Oh, look, I know I'm slack at doing updates here but, you know, that's the way I roll sometimes, homies....
I have, actually, managed to, like, do a few hours down the allotment over the last few days, yeah? *flicks hair in desultory manner* so you can stop getting all judgey on me 'cos stuff is being done although painfully slowly.
Mind you (serious point here), it's the start of the new digging season and having spent the last few months sat on our fat arses watching telly and eating chocolates in the warm (if we're sensible, that is), the last thing you want to do is rush outside, dig frantically for several hours, put your back out, swear a lot and vow never to go down the allotment again. Take it easy, people. An hour here, an hour there, build up to it. Let's face it, you're never going to get the upper hand with the weeds, the buggers will always come back, unless you napalm them and the committee's not going to like that now, are they?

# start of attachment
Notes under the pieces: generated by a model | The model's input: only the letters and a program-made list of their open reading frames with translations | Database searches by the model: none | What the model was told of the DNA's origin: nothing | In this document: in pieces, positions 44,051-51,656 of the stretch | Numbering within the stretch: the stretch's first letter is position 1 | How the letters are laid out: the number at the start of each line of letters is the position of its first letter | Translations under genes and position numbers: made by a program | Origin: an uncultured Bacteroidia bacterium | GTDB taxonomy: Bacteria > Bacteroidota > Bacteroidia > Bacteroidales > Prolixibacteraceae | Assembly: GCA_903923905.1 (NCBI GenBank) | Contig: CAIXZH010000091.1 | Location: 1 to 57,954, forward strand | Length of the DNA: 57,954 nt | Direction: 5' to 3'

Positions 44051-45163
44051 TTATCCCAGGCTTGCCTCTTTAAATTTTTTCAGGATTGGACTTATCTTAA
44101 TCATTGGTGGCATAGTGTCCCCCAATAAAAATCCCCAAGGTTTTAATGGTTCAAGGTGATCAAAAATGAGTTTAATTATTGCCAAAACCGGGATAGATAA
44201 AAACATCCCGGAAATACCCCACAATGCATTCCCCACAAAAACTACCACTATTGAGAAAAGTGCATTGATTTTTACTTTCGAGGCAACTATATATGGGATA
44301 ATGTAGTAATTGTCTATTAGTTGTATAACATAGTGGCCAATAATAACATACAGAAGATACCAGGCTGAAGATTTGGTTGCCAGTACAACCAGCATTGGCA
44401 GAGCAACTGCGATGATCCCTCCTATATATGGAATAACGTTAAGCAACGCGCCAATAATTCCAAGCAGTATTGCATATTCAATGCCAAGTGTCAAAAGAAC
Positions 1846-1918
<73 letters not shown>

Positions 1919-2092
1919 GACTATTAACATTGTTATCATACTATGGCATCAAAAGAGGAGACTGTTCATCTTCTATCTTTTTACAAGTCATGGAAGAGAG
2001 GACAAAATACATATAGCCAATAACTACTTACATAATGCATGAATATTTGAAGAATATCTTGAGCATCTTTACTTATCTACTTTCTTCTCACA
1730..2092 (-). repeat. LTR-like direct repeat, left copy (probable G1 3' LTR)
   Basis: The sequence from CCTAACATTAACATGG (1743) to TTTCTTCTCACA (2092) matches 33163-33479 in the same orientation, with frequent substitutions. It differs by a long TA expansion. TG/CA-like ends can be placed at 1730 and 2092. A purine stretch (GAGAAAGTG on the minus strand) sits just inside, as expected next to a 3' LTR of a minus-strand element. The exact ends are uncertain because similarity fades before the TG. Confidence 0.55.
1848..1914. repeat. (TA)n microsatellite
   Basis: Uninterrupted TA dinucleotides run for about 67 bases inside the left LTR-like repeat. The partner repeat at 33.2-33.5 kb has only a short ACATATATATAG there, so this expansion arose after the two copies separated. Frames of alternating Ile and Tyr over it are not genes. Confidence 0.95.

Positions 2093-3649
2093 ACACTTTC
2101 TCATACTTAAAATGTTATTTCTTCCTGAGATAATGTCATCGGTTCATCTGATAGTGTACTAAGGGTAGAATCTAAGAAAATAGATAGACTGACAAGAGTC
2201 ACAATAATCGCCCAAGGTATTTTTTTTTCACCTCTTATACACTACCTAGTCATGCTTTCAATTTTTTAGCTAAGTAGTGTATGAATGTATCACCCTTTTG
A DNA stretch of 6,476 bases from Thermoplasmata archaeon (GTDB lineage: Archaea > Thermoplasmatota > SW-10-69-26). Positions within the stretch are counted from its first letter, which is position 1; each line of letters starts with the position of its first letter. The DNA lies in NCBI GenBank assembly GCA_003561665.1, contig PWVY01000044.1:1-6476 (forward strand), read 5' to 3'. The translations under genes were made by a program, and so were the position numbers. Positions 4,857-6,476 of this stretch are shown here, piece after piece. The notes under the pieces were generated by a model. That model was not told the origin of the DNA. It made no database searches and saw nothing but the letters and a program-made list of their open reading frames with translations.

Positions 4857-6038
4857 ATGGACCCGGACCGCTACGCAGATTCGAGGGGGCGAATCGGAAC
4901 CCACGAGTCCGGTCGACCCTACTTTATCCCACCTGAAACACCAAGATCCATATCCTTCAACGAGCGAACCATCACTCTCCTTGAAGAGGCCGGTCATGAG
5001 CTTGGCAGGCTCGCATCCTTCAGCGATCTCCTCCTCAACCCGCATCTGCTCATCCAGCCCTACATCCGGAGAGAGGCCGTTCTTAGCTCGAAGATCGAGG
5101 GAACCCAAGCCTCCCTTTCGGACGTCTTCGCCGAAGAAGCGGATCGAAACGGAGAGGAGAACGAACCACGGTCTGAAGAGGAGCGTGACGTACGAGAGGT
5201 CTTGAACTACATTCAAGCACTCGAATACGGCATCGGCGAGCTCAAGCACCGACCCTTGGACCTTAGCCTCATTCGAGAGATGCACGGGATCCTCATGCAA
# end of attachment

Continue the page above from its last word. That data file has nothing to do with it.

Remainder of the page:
So I'm easing myself into it, and am concentrating on my fruit patch which has got very weedy indeed over the winter, and because I hadn't covered it with weed suppressing fabric, I've got a bit of a job on my hands. I find the easiest way for me to dig and weed is actually to sit down on the ground - I don't get on with bending over all the time - and this works for me. It also gets me very close to the earth (I mean physically, not in some dippy spiritual manner - I'm not a hippy, you know!) which means I was able to spot that my rather fabulously prolific Loganberry has put out runners underground that are just breaking through. Loganberries were a complete revelation last year - a cross between blackberries and raspberries, I had about 5 times more fruit from a single Loganberry bush than the 8 or so raspberry bushes that it's growing beside. Brilliant!
I've also planted a small rhubarb crown earlier this week, can't remember the variety, something-or-other Champagne. The Lovely Husband is partial to rhubarb, and I don't mind it so am happy to find space for it.